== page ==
Goat Farming: Nigerians Embrace Foreign Breeds

Kalahari Goat

Kalahari he-goat

By Prince Arinze Onebunne

Goat farming is becoming very popular day by day. Several businessmen are now considering establishing goat farming business, with focus on high yielding breeds. This is because goat is one of the main meat and milk producing animals. Goat’s milk and meat have huge domestic demand.

Therefore, commercial goat farming (under intensive or semi-intensive system) has been gaining momentum in the past few years. High demand for goat and goat products has made good economic returns of its initial investment possible. Easy accessibility to improved goat species and farming techniques has also made the business attractive to farmers. As a result, numerous commercial goat farms are now springing up in the country.

Choosing the right goat breeds for your commercial farm is very important. There are numerous breeds around the world. Some goat breeds produce quality skins and fiber. In Nigeria, the three main breeds of goat we have are: West African Dwarf, Sokoto Maradi Red and Borno Sahel White. The WAD goats are found in the southern parts of the country. It has the potential of good tasty meat with a good reproductive performance.

Kalahari she-goat
Kalahari she-goat

The Sokoto Maradi Red is found in the Northern part of the country and is well adapted to arid conditions. This breed produces good milk and meat and is highly notable for production of fine leather materials.

The Borno Sahel White which are also found in the semi-arid area in Northern Nigeria, is a good producer of meat and milk, but highly susceptible to trypanosomiasis.

However, the introduction of Boer and Kalahari Red breeds from South Africa into Nigeria has made them exotic breeds and the new game changer in modern goat farming in the country.

It is not for nothing that some state government have imported these exotic breeds from South Africa to sell to local farmers in their respective states with a view to reproducing them for beef, leather and dairy purposes, thereby encouraging profitable goat farming. Surely, ‘’A nation should not be judged by how it treats its highest citizens, but its lowest ones’’.

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This exotic South African breeds have better body conformation and are the type of livestock that easily adapt to the climate condition of the country. ‘’The South African Boer goat has brown head and neck but Kalahari Red is red all over.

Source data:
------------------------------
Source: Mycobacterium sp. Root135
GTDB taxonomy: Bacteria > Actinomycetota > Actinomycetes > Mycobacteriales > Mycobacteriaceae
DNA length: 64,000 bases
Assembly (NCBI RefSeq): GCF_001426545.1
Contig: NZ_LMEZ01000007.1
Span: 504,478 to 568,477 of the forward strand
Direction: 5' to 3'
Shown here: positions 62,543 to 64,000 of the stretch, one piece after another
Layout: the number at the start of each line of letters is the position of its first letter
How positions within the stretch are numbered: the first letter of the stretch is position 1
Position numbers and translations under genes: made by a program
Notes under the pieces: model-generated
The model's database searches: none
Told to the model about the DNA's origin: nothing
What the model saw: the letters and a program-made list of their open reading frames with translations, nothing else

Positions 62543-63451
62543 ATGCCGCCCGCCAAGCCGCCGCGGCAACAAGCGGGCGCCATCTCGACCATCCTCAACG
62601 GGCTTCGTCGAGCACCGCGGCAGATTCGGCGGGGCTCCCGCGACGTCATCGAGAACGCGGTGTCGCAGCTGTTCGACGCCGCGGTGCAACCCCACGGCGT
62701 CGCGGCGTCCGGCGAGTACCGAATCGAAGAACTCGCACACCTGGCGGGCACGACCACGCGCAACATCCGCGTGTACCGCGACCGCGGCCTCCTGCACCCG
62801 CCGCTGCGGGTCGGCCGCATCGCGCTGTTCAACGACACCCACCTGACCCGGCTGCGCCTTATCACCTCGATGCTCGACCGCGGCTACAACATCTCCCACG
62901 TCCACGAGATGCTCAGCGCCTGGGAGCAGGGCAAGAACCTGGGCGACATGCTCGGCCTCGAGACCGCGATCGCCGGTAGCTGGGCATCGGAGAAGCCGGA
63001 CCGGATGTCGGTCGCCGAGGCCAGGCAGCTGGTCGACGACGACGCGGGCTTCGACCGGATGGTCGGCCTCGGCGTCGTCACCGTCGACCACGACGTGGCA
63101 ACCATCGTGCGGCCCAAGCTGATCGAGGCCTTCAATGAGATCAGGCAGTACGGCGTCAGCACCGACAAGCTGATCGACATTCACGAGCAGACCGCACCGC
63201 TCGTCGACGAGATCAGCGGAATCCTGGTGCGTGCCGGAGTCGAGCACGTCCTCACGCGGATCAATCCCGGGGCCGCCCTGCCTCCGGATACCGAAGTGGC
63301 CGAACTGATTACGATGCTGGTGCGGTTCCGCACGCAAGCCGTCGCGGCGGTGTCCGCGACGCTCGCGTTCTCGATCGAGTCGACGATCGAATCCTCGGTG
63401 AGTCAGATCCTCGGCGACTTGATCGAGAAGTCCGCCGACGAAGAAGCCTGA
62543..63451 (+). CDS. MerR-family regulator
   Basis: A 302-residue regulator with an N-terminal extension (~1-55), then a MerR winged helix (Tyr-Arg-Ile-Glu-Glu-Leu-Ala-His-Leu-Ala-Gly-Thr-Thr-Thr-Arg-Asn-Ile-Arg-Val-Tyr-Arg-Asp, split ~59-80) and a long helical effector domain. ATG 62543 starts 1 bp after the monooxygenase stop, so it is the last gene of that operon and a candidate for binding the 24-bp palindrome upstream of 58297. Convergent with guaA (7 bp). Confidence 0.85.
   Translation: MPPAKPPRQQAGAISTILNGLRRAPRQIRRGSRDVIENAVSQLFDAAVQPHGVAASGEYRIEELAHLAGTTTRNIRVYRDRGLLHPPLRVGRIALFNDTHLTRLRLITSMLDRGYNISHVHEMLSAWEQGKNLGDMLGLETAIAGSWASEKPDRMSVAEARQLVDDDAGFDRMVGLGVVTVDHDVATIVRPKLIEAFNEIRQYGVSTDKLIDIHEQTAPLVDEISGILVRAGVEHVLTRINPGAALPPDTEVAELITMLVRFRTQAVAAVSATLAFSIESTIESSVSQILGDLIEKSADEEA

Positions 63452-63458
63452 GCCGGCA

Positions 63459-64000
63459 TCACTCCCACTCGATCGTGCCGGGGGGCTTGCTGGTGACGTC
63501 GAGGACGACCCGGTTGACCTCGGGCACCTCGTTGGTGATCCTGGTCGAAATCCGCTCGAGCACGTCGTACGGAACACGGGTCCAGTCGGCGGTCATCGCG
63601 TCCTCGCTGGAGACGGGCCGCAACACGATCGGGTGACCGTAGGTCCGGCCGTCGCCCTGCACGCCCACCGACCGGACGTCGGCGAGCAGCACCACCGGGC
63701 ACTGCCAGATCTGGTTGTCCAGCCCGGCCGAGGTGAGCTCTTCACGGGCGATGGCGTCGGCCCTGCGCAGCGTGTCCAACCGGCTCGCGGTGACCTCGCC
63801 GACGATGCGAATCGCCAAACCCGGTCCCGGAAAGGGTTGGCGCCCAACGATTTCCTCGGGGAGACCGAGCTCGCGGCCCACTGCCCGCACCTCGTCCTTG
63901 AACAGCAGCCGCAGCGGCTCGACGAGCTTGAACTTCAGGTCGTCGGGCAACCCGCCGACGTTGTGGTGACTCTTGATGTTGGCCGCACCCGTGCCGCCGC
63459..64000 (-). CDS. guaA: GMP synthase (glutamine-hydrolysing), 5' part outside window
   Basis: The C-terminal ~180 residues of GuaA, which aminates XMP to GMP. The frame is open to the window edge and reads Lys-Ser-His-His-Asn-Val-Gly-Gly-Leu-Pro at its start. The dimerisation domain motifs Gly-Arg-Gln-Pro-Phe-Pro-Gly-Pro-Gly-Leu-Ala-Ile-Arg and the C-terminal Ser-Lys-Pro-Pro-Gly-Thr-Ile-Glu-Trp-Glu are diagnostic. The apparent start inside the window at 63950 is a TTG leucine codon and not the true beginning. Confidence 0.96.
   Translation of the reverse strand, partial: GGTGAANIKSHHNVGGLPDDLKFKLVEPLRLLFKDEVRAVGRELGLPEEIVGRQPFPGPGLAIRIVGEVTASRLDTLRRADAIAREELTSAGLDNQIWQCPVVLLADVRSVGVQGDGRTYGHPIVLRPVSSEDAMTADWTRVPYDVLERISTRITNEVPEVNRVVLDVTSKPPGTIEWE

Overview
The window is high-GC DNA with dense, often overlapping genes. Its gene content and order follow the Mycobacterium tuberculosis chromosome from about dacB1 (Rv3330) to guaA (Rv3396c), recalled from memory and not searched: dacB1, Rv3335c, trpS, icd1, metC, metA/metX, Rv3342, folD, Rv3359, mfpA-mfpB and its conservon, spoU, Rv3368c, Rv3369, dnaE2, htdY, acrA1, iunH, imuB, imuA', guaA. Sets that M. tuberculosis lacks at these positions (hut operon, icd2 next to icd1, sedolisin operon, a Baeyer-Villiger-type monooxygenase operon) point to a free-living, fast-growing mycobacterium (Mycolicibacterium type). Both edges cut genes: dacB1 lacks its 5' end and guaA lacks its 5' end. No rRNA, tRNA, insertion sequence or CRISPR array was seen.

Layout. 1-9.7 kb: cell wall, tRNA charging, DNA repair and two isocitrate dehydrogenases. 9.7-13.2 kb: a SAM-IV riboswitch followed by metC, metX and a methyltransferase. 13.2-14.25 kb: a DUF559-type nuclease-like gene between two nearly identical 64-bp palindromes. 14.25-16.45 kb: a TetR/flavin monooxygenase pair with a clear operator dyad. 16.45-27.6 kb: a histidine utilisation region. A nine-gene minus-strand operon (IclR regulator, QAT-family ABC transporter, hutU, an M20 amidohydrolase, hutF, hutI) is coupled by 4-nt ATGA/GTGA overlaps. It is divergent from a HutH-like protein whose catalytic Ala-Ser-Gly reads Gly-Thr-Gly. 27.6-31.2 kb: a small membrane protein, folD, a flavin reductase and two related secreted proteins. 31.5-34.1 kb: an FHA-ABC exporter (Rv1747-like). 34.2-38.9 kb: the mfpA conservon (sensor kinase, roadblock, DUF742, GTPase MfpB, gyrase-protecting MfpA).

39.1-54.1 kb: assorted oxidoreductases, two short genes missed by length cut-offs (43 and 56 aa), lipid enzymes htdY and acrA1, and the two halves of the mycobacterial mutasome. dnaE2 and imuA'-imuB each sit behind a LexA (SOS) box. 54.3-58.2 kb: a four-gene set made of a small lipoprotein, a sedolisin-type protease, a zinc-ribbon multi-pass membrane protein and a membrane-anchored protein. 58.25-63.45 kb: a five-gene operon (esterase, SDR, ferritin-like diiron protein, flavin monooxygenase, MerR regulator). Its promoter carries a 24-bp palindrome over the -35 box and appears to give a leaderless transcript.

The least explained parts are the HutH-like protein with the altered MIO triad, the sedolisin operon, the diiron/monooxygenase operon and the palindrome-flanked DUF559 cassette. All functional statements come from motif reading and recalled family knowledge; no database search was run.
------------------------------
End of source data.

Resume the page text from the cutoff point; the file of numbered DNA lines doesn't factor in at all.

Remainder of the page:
At JOVANA FARMS we remain committed to providing farmers with quality breeds of farm animals. We have what it takes to make you successful; if you desire to invest in animal production anytime. We are ready and experienced to train, guide and mentor you wisely from site survey, farm set-up to the supply of fast growing animal species.

Kalahari he-goat
Kalahari he-goat

Goat eats wide range of vegetables, grasses, leaves, grains, tubers etc. In fact, goat can thrive on any edible material if allowed to forage freely. For mass production, Supplement food is needed for good health and fast growth.

Goats reach puberty between 6 and 12 months, depending on the breed and nutritional status. Female goats come into estrus every 21 days for 3 to 50 hours. In addition to natural mating, artificial insemination has gained popularity among modern goat breeders, as it allows easy access to a wide variety of bloodlines. Gestation period is approximately 150 days. They usually bear twins or more depending on the specie.

Goat farming has many benefits. As a result, it is very popular around the globe. The main benefits of commercial goat farming are listed as follows.

Goat meat is low in fat and it’s widely acceptable as source of food nutrient across ethnic and religious persuasions. It has excellent meat-quality and does not trigger allergic reactions when consumed.

Skin from the Kalahari Red provides the best leather material for the tannery industries. This, if properly harnessed for international trade, has a great potential as a foreign exchange earner and can put Nigeria in an enviable position in the global leather industry.

Contact us for consultancy or attend Jovana Farms seminars nearest to you and know more opportunities in goat farming. Can’t attend? Order for self-tutorial VCD & BOOK. Visit us at www.jovanafarms.com, E-mail:[email protected] or Call: 080 33262 808, for more details.

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